- Sit comfortably, with spine straight, but not
rigid or slouching. Meet your body where it is at
and use these suggestions for modifications that
work with YOUR BODY TODAY.
If you are feeling different next time you do this,
adjust how you are sitting until you find comfort.
Let go of all the things around you......
- Modifications for seated breathing, above:
Sit Indian-style (with a cushion under
your sit bones for comfort, if you'd
Sit straight-legged with back up against
a wall (with a cushion under your sit bones
for comfort, if you'd prefer);
Sit on a supportive chair (no recliners,
choose something solid like wood, hard
plastic, or metal).
Lie on your back with your legs bent,
knees up, feet flat on the floor with some
space between them so that your knees can
rest together if necessary. Let your hands
rest along side of your body.
- Close your eyes. Take several deep
breaths. Inhale through your nose, exhale
through your mouth out loud. Do this for
about a minute. Feel the stress and world
around you just slip away.
- Begin to focus your attention inward;
focusing on the movement of your breath.
- Begin to equalize the length of your inhales
and exhales. If counting helps, count each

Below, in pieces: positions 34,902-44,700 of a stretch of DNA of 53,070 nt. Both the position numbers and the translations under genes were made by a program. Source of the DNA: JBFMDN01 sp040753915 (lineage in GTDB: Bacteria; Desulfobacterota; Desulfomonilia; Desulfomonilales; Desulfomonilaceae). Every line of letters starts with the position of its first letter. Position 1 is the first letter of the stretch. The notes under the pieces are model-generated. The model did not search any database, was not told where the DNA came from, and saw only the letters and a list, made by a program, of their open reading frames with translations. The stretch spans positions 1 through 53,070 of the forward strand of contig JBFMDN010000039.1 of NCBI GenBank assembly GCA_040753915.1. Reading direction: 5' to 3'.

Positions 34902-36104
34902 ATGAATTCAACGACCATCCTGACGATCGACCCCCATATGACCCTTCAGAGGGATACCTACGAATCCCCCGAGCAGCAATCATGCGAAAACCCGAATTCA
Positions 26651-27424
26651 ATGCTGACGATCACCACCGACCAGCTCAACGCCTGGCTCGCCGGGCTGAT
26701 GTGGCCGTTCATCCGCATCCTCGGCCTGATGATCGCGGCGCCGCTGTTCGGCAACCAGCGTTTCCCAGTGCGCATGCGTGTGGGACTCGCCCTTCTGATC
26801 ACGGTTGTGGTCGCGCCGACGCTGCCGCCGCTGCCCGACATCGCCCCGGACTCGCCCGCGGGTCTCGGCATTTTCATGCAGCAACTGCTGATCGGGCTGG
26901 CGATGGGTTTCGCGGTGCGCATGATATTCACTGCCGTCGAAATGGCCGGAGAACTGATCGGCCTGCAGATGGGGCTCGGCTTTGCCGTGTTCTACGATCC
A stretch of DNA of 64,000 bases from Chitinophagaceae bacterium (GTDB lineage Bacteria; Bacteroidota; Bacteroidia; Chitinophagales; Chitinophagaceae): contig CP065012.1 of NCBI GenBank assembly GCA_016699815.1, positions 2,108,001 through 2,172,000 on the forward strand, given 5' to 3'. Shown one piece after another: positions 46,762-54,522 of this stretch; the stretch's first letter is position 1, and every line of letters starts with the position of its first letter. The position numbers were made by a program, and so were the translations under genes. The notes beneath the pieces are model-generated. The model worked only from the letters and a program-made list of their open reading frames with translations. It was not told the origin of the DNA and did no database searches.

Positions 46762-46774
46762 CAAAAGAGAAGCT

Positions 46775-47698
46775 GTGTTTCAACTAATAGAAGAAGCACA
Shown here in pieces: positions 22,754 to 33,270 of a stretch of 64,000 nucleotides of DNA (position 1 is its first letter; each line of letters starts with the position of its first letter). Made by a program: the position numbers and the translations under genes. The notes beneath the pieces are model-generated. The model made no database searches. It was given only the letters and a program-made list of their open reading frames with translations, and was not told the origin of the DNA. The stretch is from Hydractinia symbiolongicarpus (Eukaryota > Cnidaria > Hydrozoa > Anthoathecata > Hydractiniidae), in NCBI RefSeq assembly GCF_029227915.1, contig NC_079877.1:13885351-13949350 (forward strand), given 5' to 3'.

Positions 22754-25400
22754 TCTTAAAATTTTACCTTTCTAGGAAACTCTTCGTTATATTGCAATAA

second or use a metronome. Try to bring
each inhale to at least 3-4 seconds, and each
exhale to the same length of at least 3-4
- Once you feel that your breath is deep and
stable, open your eyes and take one more deep
inhale and exhale. Let your focus stay
drawn inward; let distractions just pass by you
with no attachment.
- Move a
folded towel or blanket onto the center
of your yoga mat for padding under your
- Place your
knees on the padding, about hip bones'
width apart; coming to all fours, place
your palms on the mat, about shoulders'
width apart. Your hands should be
directly under your shoulders and knees
directly under your hips.
fully, feeling your rib cage expand
outward from your torso.
- A split
second after you have begun your exhale,
begin bringing your sit bones as close
to your heels as comfortably possible,
and your forearms and elbows to the
ground. Let your forehead rest on
the mat as you complete your exhale,
feeling your body melt for a moment. You should feel your spine, neck and low
back getting a gentle stretch.
- You have
now completed one set of this sequence.
The first pose, on all fours, is called
Chakravakasana or Sunbird. The
second pose, folded down to your elbows
and heels, is called Balasana or Child's
- Each time
you move in and out of a pose, let your
breath move you. Feel your inhale or
exhale begin just a split second before
you begin moving in or out of the pose.
Yoga requires your complete attention. You are
responsible for your own practice and knowing what is
right for your body, breath and mind in the present
moment. It is recommended that you practice with the
guidance of a teacher you trust before trying more
challenging postures on your own. You will not
reach enlightened any quicker by achieving the most
pretzel-like pose you can find, and especially not if
you injure yourself in the process! For some,
stillness is the most difficult pose. Follow the
guides inside of you. Thank you for respecting
your current limits and treating your body as the temple
© 2006 Rebecca